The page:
“Customers explore F&I products and include them in their larger purchase decisions,” St. John says. “The initial AutoFi platform began with a linear product presentation after the credit decision. As a result of dealer and consumer feedback, F&I product education is now earlier in the decisionmaking process. ... It’s been really incredible to see the numerous customers that are self-selecting products through the AutoFi system in advance of a dealership visit to finalize the purchase.”
Don’t Fear the Informed Car Buyer
Stafford said the evolution of Darwin’s offerings has been driven by a focus on “prescriptive” selling — designing software capable of leveraging the information the dealership knows about each customer to personalize their experience.
It’s a concept some F&I managers have been putting into practice on a daily basis for decades. And just as in the past, many customers bring preconceptions and misconceptions about the purpose or value of protection products.
So which is best — a customer who has researched everything there is to know about F&I products, one who has a general understanding of F&I products, or one who needs all products to be explained in full?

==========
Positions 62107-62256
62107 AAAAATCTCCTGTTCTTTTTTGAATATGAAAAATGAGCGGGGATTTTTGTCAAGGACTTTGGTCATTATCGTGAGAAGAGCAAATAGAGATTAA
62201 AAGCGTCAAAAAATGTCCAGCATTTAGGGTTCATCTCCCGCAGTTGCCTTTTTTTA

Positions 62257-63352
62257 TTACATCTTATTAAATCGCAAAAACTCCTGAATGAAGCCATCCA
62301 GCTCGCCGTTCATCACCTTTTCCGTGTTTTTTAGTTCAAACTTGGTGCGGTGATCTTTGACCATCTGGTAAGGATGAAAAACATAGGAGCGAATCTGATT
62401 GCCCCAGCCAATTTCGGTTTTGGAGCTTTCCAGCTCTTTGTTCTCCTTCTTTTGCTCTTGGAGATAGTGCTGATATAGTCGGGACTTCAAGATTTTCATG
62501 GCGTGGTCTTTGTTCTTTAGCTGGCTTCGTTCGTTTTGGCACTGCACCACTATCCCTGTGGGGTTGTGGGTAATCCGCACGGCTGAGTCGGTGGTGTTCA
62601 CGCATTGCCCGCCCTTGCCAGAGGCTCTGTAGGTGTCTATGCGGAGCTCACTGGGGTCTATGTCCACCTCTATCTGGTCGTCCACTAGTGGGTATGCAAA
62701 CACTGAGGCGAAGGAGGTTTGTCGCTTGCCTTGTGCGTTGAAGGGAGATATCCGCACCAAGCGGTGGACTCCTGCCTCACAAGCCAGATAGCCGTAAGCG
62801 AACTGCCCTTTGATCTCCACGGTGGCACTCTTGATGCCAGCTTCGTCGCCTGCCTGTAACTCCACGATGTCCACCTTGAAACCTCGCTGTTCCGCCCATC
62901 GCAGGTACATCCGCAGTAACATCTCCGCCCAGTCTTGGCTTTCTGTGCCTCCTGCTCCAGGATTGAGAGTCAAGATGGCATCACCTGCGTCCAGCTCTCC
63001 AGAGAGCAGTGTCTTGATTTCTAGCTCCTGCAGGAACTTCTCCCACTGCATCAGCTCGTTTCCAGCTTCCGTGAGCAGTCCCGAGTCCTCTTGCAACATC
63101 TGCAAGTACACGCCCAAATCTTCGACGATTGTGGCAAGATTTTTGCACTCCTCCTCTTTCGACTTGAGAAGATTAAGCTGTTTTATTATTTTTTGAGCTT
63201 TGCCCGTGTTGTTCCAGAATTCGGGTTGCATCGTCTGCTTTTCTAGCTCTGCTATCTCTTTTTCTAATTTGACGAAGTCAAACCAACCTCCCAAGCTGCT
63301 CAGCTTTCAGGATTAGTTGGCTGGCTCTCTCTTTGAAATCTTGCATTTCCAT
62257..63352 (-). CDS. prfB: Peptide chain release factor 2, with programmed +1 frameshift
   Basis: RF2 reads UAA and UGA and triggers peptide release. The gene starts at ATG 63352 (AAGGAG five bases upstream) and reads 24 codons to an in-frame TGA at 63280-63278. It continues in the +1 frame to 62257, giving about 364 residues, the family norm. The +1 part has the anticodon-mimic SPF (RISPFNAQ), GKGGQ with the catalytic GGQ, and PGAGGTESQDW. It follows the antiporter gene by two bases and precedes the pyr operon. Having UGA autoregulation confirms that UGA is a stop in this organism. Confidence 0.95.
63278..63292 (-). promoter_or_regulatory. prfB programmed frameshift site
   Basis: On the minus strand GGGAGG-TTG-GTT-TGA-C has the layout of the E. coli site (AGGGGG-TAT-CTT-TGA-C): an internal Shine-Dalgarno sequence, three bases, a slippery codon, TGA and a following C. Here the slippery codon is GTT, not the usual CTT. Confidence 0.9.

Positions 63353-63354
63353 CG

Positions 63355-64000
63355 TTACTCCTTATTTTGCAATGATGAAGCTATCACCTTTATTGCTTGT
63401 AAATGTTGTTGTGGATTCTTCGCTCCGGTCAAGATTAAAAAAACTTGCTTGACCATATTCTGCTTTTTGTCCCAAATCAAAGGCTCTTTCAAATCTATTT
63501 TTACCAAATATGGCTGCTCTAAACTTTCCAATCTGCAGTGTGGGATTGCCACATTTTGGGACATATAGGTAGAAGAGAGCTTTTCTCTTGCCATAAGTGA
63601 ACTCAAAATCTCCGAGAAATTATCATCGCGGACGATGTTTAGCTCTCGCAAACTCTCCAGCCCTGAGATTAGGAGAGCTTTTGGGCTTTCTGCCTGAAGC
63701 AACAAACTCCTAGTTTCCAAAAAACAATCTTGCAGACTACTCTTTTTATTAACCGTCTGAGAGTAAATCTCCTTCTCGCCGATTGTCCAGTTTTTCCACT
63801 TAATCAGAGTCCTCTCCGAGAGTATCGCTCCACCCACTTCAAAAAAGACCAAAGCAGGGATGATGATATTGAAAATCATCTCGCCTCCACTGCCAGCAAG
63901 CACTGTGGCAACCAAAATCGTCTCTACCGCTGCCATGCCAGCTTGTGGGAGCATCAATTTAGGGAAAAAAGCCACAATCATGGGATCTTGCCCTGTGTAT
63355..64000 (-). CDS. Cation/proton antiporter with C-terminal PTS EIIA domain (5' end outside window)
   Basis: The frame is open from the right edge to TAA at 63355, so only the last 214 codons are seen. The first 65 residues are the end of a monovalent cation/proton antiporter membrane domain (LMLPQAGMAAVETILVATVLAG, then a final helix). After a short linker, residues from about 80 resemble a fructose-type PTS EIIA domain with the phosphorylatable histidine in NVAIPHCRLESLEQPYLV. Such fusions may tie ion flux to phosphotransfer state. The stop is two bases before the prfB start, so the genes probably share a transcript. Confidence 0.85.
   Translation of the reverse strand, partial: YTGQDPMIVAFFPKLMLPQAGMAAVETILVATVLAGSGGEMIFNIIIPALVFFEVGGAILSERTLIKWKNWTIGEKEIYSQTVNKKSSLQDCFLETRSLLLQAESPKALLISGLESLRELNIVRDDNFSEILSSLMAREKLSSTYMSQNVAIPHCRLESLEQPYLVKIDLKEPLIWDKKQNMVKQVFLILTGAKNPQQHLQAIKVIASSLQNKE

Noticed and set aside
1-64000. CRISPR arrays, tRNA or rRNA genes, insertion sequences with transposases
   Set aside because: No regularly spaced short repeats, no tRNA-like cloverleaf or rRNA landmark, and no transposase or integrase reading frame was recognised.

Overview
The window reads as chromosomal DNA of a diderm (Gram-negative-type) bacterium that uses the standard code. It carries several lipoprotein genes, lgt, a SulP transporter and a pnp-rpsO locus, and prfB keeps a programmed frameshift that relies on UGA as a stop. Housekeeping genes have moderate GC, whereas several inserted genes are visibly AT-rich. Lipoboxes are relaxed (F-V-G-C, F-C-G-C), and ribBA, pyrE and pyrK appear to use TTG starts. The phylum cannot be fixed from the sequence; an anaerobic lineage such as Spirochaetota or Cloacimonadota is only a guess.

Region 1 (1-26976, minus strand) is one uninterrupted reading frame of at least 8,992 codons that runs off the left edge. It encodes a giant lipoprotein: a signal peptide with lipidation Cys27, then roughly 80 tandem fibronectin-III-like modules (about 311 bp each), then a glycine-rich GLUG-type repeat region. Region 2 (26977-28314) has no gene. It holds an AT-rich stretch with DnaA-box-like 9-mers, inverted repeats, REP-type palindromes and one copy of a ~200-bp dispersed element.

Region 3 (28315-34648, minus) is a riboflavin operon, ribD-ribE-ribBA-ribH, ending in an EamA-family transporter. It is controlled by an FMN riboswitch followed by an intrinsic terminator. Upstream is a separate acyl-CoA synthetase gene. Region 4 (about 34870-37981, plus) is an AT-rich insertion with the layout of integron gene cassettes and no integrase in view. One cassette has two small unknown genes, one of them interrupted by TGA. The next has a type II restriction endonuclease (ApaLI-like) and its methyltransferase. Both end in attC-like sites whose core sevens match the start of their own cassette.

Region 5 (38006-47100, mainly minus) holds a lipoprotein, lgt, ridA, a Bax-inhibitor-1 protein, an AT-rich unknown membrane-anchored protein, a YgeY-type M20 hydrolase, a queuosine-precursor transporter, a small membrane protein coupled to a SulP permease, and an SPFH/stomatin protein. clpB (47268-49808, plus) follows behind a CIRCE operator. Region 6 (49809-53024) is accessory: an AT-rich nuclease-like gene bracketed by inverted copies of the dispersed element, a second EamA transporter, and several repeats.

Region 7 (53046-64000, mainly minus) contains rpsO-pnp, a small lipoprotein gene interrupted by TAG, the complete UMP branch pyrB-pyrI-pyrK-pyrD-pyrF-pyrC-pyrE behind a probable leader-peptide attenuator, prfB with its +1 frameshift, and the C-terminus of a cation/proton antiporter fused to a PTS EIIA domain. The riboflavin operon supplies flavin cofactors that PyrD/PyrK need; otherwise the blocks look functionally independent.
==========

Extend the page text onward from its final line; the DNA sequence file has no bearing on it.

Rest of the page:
“A customer who has researched everything there is to know about F&I products, I would think,” Stafford says. “The knowledge is already there, now you just need to clarify their understanding and overcome any objections. It will definitely get you through the process quicker.”
“We don’t think it really matters, because the application is rich in capabilities with our dynamic risk assessment tools, multimedia, and product-specific collateral,” Thorpe counters, noting that customers who have been through the process before will experience the F&I presentation in a different way than first-time buyers. “The true strength of the F&I presentation is an F&I manager’s ability to help the customer define their needs and then satisfy them. What we do is organize that workflow into a simple format and provide them with tools they can rely on to add efficiency and effectiveness to the interaction.”